How Trump affects OC: DACA


Gage Skidmore

Donald Trump speaking with supporters at a campaign rally at the Prescott Valley Event Center in Prescott Valley, Arizona. Trump is opposed to DACA and is in favor of a comprehensive immigration plan.

Kate Wasson, Editor-at-Large

In the 2016 election, Orange County, a historically conservative county, voted for Hillary Clinton based on data from The Los Angeles Times. Trump won 44% of the vote, however Clinton won by 49%, according to the OC Register. In the end, President Donald Trump won the overall election, taking 306 electoral votes. For Orange County, this win was surprising, since Trump campaigned with ideas of building a wall along the southern border of the country and ending programs like DACA which benefit the thousands of immigrant families living in OC.


According to Fox News, in 2012, the Obama administration began accepting applications for their new Deferred Action for Childhood Arrivals (DACA) program. DACA would help those who came to the United States under the age of 16 who are in school, who have a high school diploma or a GED, and do not have a criminal record. Once deemed eligible, DACA recipients received protection from deportation and a work permit. The program expired after two years and is subject to renewal. In Sept. 2017, the Trump administration began planning to roll back DACA protections.

“In the five years since DACA was enacted, the nearly 800,000 individuals who have received the protections have started families, pursued careers and studied in schools and universities across the United States,” according to a CNNPolitics report.

The Trump administration plans to end DACA all together, hoping to phase out DACA for current recipients, and no new requests would be granted, according to CNBCTrump and his administration claim that, currently, DACA is applied “not to children in schools, but to adult inmates in jails,” according to Trump’s “Immigration Reform That Will Make America Great Again.”

“Earlier this year, Trump released his ‘four pillars’ of immigration reform which included a provision for legal status for DACA recipients and others who would be eligible for DACA status,” reported Fox News. “The White House estimated that total to be 1.8 million people.”

The ‘four pillars’ outlined in Trump’s plan included, “creating a path to citizenship for DREAMers, securing the border, eliminating the diversity visa lottery, and limiting family-based immigration,” according to The Atlantic

DACA is considered a part of the latter, family-based immigration, according to Vox.

In Orange County alone, there are 247,500 undocumented immigrants who could face deportation under the new administration’s immigration plans, according to the Public Policy Institute of California.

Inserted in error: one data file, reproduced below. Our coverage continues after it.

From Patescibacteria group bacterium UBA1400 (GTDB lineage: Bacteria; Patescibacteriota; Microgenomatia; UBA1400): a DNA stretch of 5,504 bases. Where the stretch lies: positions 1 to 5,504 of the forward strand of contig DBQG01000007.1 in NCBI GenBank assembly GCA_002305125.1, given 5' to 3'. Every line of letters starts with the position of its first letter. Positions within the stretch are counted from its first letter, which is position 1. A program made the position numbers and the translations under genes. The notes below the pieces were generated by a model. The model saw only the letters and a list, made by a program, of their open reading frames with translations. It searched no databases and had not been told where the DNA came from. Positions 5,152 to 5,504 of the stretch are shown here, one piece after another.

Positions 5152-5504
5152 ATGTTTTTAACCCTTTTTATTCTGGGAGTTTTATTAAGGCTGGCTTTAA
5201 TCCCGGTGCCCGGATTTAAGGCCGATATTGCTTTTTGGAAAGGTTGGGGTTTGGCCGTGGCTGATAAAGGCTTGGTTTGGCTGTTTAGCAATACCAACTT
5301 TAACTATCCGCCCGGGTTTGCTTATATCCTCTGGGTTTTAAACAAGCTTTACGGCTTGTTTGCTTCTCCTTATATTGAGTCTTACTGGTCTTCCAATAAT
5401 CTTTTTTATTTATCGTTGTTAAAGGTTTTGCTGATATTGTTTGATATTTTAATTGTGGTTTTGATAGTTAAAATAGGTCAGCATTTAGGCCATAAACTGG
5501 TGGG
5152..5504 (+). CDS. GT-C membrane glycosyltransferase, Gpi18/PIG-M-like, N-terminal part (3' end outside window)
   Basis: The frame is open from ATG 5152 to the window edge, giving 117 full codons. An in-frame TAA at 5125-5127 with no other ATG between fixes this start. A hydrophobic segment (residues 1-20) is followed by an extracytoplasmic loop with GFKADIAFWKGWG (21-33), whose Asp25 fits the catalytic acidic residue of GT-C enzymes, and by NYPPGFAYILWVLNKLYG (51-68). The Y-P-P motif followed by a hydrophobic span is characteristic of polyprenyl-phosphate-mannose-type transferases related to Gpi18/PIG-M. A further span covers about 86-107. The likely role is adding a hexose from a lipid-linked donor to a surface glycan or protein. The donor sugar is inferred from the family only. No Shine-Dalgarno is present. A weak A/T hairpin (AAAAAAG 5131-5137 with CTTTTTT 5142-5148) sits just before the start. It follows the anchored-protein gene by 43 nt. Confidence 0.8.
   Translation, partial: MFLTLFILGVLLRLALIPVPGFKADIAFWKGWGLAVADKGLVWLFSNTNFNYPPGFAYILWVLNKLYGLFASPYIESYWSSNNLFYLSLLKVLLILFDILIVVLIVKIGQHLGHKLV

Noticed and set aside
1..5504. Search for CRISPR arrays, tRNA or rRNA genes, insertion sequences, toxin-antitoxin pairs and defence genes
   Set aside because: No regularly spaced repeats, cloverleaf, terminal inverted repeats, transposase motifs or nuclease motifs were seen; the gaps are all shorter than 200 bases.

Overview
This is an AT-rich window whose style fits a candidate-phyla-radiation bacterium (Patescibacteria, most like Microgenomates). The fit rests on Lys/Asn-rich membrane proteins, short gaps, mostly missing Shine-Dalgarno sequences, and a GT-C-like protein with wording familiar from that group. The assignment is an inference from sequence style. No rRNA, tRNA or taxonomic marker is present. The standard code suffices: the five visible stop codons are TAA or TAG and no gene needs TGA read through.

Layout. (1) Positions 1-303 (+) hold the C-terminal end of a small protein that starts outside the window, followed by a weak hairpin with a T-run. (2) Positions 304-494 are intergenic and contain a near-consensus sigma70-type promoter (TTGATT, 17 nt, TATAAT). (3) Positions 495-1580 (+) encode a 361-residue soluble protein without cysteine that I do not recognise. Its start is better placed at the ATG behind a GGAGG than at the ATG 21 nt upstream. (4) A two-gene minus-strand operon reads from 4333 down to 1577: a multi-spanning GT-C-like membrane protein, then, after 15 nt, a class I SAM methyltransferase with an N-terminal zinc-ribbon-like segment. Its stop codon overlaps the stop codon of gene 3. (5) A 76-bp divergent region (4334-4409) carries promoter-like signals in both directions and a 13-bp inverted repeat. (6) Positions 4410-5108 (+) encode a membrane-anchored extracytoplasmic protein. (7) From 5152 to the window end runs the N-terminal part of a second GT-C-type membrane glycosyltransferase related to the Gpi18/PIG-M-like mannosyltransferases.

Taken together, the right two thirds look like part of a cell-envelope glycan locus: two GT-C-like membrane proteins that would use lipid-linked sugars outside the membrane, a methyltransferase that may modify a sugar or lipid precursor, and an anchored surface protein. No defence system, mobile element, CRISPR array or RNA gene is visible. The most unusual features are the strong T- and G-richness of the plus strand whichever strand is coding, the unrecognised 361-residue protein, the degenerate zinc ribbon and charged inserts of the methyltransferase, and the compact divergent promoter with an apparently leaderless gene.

However, in Jan. 2018, a San Francisco judge ruled that DACA “must remain in place while litigation is ongoing,” and, a month later, a Brooklyn federal judge ordered the government to allow recipients of DACA to continue enjoying protections, but declined to guarantee the program to new applicants, according to Fox News

In April, a federal judge ruled that the Trump administration “must resume (DACA) and accept new applicants,” according to The New York Times.



On campus, many students feel passionate about this issue.

“When I think of DACA, I especially think about the fears and anxiety that the unprotected children are experiencing,” senior Jessica Mendez said.

Mendez sympathizes with DACA recipients and the worry that they face on a daily basis.

“I am against Trump’s stance because it seems unethical to treat people this way,” Mendez said. “The way that Trump first approached this topic left a horrible first impression in my mind. His approach seemed to come out of hatred rather than concern.”


On the other hand, students like junior Ziggan Fischer feel the current DACA program is ineffective.

“It’s, by all means, a loophole; however, it’s too complicated to call with the civil rights involved,” Fischer said.

Fischer feels that the DACA program is very complex and doesn’t keep people without citizenship out.

“My hope is that whatever happens, our government keeps in mind every person being affected by changing policy and moves forward with compassion and understanding,” history teacher Brittany Machian said.

Machian hopes that, despite the tumultuous times, the government will create tolerant policies to benefit those affected.

While Democrats are adamant on keeping DACA, Republicans are generally willing to agree with the promise of the border wall. Still, both Democrats and Republicans have been attempting to work together to create a solution that benefits both sides of the conflict.

In all fairness, I do hope that the president is open to compromise and will execute a solution that will satisfy all parties,” Mendez said. “I want him to succeed in unifying this country, for the sake of this country.”

This story will be updated, as the future of DACA is still in flux.